The case for the Cathedrals’ greatness (III of III)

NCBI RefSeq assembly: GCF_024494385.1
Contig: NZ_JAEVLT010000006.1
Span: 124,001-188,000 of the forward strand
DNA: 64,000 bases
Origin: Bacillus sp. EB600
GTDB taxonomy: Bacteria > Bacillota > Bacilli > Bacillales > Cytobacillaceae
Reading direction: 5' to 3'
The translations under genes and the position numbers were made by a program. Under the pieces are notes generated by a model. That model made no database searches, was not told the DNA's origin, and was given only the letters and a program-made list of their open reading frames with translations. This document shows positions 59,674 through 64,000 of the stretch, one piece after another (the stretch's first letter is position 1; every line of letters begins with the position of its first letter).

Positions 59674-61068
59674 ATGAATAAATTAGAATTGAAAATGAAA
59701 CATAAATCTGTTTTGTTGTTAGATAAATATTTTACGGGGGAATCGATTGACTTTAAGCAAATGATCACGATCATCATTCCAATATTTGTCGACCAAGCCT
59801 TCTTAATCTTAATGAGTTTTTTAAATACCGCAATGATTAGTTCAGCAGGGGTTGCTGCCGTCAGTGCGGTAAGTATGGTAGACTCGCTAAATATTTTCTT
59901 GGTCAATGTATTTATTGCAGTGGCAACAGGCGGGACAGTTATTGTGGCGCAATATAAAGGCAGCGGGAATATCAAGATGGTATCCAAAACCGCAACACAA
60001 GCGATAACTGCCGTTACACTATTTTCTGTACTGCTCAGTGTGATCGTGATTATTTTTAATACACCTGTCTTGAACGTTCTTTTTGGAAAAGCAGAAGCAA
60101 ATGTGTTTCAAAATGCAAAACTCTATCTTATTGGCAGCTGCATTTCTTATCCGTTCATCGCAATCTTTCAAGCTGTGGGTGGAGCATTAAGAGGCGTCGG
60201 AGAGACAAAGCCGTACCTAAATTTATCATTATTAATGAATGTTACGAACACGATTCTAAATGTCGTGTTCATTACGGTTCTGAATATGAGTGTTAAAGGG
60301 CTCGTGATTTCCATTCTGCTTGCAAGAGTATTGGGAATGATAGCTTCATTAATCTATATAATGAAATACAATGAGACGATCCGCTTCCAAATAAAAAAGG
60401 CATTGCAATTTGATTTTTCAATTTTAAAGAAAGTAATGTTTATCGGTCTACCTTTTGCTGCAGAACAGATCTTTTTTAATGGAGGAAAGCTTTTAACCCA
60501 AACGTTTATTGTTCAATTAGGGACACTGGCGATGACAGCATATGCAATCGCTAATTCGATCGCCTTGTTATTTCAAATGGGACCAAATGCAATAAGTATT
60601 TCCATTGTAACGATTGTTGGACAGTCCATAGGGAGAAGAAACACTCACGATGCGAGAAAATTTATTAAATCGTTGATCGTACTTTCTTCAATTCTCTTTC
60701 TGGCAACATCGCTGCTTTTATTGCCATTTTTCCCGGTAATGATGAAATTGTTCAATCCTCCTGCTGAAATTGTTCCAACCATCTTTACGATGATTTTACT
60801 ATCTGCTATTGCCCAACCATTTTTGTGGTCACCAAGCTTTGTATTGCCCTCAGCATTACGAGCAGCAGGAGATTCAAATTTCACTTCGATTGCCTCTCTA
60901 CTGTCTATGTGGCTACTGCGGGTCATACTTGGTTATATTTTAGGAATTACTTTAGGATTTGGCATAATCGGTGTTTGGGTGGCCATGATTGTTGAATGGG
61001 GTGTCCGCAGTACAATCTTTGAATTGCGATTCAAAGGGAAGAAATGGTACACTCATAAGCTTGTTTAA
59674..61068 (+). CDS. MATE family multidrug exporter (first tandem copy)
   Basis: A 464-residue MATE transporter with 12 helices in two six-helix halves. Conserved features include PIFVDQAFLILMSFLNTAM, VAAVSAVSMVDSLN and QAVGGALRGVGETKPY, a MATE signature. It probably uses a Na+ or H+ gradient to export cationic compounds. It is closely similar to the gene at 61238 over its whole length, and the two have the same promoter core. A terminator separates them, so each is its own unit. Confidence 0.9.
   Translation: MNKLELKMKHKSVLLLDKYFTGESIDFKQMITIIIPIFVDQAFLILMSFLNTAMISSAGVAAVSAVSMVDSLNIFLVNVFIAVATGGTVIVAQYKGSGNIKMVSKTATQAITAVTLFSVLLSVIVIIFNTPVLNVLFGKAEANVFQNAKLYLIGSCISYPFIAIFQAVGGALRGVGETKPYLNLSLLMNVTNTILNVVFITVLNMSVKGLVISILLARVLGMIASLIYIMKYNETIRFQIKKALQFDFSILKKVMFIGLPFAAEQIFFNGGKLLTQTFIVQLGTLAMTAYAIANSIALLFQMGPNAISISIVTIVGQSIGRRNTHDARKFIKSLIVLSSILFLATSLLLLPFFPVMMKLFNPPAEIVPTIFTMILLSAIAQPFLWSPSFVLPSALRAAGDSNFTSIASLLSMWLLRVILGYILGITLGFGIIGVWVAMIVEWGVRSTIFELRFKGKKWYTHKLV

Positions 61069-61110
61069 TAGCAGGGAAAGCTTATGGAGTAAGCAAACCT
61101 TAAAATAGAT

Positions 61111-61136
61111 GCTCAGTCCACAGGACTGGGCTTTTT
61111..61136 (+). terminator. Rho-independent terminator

I remember Ernie Haase at the quartet convention’s Catherdals reunion a few years back, describing what George said to him once when he, Haase, complained about having to sing “Oh What A Savior” night after night: “George told me,” Haase said, “’some singers go their whole career without having even one song to call their own. ‘You should be thankful,’ he said to me, ‘that you have that tune.’” Remarkable. Unbelievable brilliance, not just from George Younce (a genius to be sure), but in a way, a summation of the ethos behind the group’s success. The Cats went out night after night for most of the last three decades of the twentieth century with nothing but a keyboard, a bass and four voices. No stack tracks (at least not many), no DAT bands, no dubbed choirs (at least only a few now and then). Just them. And they sang, most of time (except those few years there toward the end of the Funderburk era that weren’t so swell, Funderburk being at the time so out of shape vocally and all) with a degree of expertise and mastery that astounds me even now. Some groups lurch about for years, decades constantly reinventing themselves (”We sing the classic quartet music of the 50s and 60s;” “We’re the ones with clever, reliable stunts;” “Look, over here … we’ve got a flag corps and a petition you can sign”). Which is to say, some groups, to adapt George’s line, are lucky ever to find one stable style of their own. But with discipline and diligence, the Cats patiently tilled the fertile ground that George and Glenn staked out for the group from the beginning. The pricey clothes and the classy stage presence, the snazzy bus, the posh island at the convention exhibit hall, the glossy PR - these things didn’t pave the way for their success but proceeded from them and the elegance embodied in that wonderful name, Cathedral. Their first worry was not so much their look, or their signature stunt, or a trick to set them apart, but the sound, THEIR sound. Not the sound of their voices with DAT tracks and voiceovers and dubbing, but their voices, alone, and whether or not they could stand, vocally and instrumentally, on their own if the power went out. They could, of course, and the plan worked … famously well. The class and the elegance came later, maybe naturally, from the graceful, skilled way they did their music. The first-rate emcee work, the tasteful, right-on comedy, the balance of two old codgers and three young guys - all that came later. What propelled the Cathedrals’ success and enabled their unforgettable music, and what sustained their unrivaled dominance of southern gospel music was that delicate cocktail of style, real style: a sound that is easy to recognize, difficult to describe, and impossible to imitate.

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